Accordingly, it was necessary to “consider the case afresh” and determine whether the appellants’ claims had been so clearly untenable as to justify their summary termination. [33].

The Court of Appeal’s consideration of whether the appellants’ claims were properly terminated summarily

The Court of Appeal analysed the original joint statement of claim filed on behalf of the appellants. [34]. That document was divided into numerous sections, which sought relief on the alleged bases that: the elements of the offences could not be made out (Section C); there had been delay in the commencement of the criminal proceedings (Section D); the circumstances giving rise to the proceedings had already been litigated (Section E); and the proceedings were, or had the appearance of being, for an improper purpose (Section F). [35]–[89]. By reference to those sections, the Court of Appeal considered that:

  • Section C sought fragmentation of the criminal proceedings by adjudicating on the elements of the charged offences. The authorities (such as Lamb v Moss (1983) 76 FLR 296) made it clear that such fragmentation should only occur in an exceptional case, and this was not such a case. Further, the appellants could pursue a “no case” submission in the Magistrates Court. [40].
  • Section D alleged delay, but the kind of delay which enlivens the discretion to stay a criminal proceeding is delay which produces “an adverse effect which is incapable of being cured in the criminal proceedings”. [55]. The appellants had failed to allege any specific prejudice arising as a result of the delay. [51]–[52].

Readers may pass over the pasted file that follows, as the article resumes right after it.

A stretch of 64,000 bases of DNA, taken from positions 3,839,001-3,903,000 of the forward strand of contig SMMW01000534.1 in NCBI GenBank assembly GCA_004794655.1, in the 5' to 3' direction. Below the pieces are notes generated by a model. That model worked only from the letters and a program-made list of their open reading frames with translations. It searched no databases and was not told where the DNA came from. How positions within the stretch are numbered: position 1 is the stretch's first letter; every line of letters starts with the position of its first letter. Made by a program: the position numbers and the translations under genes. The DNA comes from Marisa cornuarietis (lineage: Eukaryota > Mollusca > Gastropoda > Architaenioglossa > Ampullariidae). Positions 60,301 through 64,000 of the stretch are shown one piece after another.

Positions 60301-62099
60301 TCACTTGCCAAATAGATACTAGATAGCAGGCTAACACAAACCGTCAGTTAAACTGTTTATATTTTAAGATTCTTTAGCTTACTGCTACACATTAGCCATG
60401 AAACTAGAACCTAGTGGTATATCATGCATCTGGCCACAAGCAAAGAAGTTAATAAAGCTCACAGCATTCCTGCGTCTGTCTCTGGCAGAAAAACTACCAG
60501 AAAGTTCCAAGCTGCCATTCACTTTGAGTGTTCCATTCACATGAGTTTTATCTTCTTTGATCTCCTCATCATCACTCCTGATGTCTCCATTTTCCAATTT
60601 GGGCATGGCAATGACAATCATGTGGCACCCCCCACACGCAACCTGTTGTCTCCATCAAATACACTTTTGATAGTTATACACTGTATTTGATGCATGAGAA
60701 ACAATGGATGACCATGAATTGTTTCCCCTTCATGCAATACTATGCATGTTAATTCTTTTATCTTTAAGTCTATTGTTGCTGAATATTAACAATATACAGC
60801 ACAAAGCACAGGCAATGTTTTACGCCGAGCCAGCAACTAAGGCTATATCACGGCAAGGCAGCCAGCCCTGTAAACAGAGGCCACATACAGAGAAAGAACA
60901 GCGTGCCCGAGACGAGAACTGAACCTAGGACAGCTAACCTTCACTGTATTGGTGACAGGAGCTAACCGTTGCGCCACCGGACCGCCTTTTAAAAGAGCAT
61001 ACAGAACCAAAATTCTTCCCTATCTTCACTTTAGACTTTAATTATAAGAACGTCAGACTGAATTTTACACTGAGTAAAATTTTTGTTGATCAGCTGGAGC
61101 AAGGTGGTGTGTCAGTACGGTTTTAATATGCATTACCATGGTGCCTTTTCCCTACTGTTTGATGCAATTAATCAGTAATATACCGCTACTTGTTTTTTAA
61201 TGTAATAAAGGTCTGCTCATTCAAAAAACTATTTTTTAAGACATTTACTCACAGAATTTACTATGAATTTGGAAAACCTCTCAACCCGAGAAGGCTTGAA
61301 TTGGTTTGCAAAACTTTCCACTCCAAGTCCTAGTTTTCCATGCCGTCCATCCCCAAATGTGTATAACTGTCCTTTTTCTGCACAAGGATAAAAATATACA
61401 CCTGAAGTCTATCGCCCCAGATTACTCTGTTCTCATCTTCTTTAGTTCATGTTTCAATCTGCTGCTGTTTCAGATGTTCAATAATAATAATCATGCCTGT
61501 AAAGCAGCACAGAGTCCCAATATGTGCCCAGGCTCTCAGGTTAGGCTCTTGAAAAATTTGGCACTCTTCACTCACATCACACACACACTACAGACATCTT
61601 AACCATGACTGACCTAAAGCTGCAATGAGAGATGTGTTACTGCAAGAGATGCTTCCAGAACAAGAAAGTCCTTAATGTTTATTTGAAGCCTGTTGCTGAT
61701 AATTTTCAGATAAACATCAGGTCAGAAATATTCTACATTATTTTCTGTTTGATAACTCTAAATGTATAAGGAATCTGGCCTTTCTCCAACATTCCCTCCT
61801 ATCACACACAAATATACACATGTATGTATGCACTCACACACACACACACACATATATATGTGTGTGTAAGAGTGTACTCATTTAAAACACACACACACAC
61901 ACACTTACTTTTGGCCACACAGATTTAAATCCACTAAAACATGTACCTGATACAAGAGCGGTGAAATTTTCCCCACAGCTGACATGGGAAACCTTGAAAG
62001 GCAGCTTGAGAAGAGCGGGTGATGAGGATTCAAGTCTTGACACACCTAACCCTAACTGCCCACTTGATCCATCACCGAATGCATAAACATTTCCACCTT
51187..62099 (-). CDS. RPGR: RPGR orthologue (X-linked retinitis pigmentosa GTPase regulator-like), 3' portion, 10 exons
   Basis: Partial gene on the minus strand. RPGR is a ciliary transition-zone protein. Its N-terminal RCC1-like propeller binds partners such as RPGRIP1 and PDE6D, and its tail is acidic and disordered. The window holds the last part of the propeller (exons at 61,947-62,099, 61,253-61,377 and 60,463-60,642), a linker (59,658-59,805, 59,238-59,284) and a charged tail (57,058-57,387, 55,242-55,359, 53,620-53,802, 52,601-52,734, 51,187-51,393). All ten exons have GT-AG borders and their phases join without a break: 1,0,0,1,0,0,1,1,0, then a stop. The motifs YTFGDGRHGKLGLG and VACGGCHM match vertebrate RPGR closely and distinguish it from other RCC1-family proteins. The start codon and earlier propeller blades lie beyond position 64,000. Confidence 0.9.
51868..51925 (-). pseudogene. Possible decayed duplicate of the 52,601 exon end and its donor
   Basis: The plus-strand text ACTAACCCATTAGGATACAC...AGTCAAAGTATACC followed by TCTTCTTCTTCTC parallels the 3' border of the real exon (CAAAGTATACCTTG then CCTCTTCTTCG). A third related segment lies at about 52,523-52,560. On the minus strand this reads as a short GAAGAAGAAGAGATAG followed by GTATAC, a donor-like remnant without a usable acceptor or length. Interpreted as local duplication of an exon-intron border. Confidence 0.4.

• Section E contended that the circumstances giving rise to the criminal proceedings had been litigated in Takeover Panel Proceedings. [57]. However, those proceedings were in a very different context, with a focus on “the need for an efficient, competitive and informed market”. The Magistrates Court criminal proceedings served a different purpose. [59]. Further, there was no arguable case of prejudice in this regard. [58].
  • Section F alleged that the proceedings were part of a “Commonwealth Government agenda against Mr Palmer”. [62]. The Court of Appeal reviewed documents tendered at trial, and admitted new documentary evidence, all which was said to reveal this agenda (or at least raise suspicions in that regard). Examination of those documents, however, suggested “nothing other than an orthodox approach to the contemplated prosecutions”. [84].

It followed that there was “no reasonably arguable substance in any of the argued bases for the appellants’ claims that the committal proceedings should be permanently stayed”. [90]. Accordingly, although the primary judge had erred in her reasoning, she had been correct to strike out the appellants’ proceedings as an abuse of process. [90].

W Isdale